The local authority may be able to provide free school transport to a child if they live a certain distance from their school, there is no safe walking route or if they are unable to walk due to having special educational needs (SEN) or a mobility problem. See the eligibility criteria for free school transport and how to access this.

How to follow up with a Family Reunion enquiry

How to respond to enquiries from abroad

Our online presence and visibility on search engines have certainly increased over the years and people have therefore more opportunities to get directly in touch but, when doing so, they may not be familiar with how we (as British Red Cross) operate or fully comprehend the remit of our work. For example, people may not understand the specific role and reach of National Societies compared to the one other components of our Movement or the difference between our international and domestic work. Language barriers can also add to the confusion.

We should also acknowledge that our British Red Cross website may offer room for misunderstandings, for example where it states, “We help anyone, anywhere in the UK and around the world, get the support they need if crisis strikes”. [1]

If you receive calls relating to enquiries from abroad the following text may help to shape your response

The British Red Cross Refugee Support and Restoring Family Links teams operate in England, Wales, Scotland and Northern Ireland, providing advice and support to those currently living in the United Kingdom, and for this reason we are unable to offer you any direct advice or support.

Please bear in mind that even though the British Red Cross cannot help you, this does not mean that you might not be able to find support through other channels.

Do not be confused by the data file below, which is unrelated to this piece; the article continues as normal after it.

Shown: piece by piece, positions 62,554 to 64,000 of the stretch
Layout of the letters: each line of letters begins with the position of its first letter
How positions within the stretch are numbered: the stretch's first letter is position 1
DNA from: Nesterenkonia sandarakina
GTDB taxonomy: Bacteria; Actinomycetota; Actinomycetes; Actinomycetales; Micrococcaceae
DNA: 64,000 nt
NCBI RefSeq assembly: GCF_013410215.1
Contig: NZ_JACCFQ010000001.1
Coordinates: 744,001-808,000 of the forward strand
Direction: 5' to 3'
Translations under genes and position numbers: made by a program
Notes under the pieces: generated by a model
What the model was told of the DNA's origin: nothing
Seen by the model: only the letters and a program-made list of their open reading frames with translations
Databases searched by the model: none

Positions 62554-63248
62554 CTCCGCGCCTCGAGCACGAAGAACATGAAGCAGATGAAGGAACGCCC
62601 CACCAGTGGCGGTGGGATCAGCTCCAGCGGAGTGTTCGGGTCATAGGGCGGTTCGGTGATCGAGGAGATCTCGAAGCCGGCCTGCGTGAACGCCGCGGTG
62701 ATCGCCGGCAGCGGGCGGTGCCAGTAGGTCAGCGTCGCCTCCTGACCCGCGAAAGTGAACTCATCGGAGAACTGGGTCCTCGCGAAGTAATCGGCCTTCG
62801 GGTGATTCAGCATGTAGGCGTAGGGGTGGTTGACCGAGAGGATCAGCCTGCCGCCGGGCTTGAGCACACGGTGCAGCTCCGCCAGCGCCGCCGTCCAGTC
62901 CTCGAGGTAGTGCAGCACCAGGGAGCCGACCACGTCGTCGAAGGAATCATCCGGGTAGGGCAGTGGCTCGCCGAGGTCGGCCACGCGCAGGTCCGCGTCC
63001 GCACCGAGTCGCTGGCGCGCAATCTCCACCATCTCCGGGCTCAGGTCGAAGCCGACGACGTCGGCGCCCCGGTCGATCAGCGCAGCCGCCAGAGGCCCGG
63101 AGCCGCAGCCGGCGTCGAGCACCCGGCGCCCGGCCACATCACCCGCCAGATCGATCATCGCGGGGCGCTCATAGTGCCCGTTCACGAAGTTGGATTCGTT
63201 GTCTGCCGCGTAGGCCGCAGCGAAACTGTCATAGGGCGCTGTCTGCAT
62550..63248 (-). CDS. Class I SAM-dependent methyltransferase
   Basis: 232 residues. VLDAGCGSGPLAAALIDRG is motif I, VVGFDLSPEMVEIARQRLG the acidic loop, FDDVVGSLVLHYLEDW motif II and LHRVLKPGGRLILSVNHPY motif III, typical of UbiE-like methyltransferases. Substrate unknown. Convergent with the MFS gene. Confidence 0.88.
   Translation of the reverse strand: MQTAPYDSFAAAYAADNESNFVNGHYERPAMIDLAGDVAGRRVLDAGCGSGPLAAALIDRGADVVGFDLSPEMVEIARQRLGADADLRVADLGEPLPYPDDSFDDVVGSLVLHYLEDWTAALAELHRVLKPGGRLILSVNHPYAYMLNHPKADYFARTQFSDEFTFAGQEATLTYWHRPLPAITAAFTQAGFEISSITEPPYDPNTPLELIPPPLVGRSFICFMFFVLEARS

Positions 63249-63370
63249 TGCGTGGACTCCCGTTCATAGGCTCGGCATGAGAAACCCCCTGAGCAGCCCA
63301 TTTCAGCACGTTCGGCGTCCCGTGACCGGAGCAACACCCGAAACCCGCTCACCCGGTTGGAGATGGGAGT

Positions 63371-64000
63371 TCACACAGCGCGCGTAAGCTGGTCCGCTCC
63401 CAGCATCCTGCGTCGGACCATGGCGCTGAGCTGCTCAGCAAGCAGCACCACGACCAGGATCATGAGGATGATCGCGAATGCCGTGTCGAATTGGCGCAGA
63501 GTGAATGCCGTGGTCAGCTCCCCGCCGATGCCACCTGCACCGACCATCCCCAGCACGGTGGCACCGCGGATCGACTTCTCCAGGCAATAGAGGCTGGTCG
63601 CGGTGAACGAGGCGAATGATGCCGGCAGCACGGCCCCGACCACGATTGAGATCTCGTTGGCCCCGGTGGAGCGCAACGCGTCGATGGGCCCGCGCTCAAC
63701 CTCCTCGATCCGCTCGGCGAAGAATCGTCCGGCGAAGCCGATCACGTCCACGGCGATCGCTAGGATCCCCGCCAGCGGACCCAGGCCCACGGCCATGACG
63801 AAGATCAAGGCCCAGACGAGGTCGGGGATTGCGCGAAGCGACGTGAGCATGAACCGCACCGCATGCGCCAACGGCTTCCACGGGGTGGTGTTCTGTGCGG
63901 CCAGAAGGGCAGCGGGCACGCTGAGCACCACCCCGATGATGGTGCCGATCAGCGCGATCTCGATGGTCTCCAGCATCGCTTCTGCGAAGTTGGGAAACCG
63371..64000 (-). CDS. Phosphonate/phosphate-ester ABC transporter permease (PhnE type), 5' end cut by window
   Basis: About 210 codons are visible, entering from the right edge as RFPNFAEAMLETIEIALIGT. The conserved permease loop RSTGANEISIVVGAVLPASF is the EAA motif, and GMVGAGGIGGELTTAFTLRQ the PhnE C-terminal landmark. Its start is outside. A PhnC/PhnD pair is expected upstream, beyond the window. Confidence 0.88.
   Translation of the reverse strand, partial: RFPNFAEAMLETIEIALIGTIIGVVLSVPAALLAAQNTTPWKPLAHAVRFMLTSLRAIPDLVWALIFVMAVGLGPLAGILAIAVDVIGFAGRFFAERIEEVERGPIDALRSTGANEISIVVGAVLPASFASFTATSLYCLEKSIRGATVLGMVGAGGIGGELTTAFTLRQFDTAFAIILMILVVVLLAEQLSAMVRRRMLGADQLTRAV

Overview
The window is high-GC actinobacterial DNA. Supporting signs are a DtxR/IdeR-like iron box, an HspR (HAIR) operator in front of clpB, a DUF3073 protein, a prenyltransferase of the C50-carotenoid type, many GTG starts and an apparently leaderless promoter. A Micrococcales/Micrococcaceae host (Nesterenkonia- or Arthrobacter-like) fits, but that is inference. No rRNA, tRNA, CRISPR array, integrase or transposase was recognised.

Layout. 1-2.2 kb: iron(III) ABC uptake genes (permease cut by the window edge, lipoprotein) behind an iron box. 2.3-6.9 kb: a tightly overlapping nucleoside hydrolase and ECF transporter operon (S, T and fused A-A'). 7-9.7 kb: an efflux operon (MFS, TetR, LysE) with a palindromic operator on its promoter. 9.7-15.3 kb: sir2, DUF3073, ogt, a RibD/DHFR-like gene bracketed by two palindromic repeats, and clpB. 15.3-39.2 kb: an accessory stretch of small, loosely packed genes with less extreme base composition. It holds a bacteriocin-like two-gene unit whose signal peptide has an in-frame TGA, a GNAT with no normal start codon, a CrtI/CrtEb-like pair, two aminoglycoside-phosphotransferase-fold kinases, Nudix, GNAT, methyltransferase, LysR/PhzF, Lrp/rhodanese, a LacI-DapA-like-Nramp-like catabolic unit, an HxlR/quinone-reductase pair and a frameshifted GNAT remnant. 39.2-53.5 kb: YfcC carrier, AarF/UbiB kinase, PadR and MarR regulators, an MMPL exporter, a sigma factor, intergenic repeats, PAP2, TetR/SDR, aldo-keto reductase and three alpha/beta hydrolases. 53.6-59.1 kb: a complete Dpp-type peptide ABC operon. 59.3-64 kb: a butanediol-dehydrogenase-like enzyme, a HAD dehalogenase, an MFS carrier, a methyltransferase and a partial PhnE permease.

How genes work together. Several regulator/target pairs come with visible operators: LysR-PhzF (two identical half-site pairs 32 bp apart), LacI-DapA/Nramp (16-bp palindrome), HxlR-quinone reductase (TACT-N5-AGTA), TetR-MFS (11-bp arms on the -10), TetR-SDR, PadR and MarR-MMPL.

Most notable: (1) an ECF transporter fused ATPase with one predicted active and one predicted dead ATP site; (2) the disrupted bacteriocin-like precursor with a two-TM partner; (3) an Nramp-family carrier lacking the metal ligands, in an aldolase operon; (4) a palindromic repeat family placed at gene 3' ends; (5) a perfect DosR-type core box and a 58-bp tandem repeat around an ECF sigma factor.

The list below includes some organisations that you might want to contact directly in your country as they might be able to offer advice and support or signpost to other local organisations that might help.

We are sorry that we do not have more welcoming news and we sincerely hope that you / your family will be able to access the support you need.

List of organisations you might want to contact:

Note – this guidance is taken from the internal guidance on Redroom which can be found here

Some enquiries from aboard may be complex or include some safeguarding concerns. In these instances, please seek further advice from RSRFLAT or SAT colleagues before responding.

The SAT team includes an international advisor who can offer expertise on safeguarding of people abroad.

People leaving hotel accommodation and becoming homeless

Asylum Support accommodation has strict rules concerning how many nights someone is allowed to be away from their accommodation before support is stopped.

If support has been stopped for this reason, they will need to contact Migrant Help in the first instance to re-apply for the support. They may be asked to provide an explanation of where they stayed since leaving the hotel and why this cannot continue. If a caller has contacted Migrant Help but has not been able to resolve the issue, they should be signposted to their local Refugee Support service.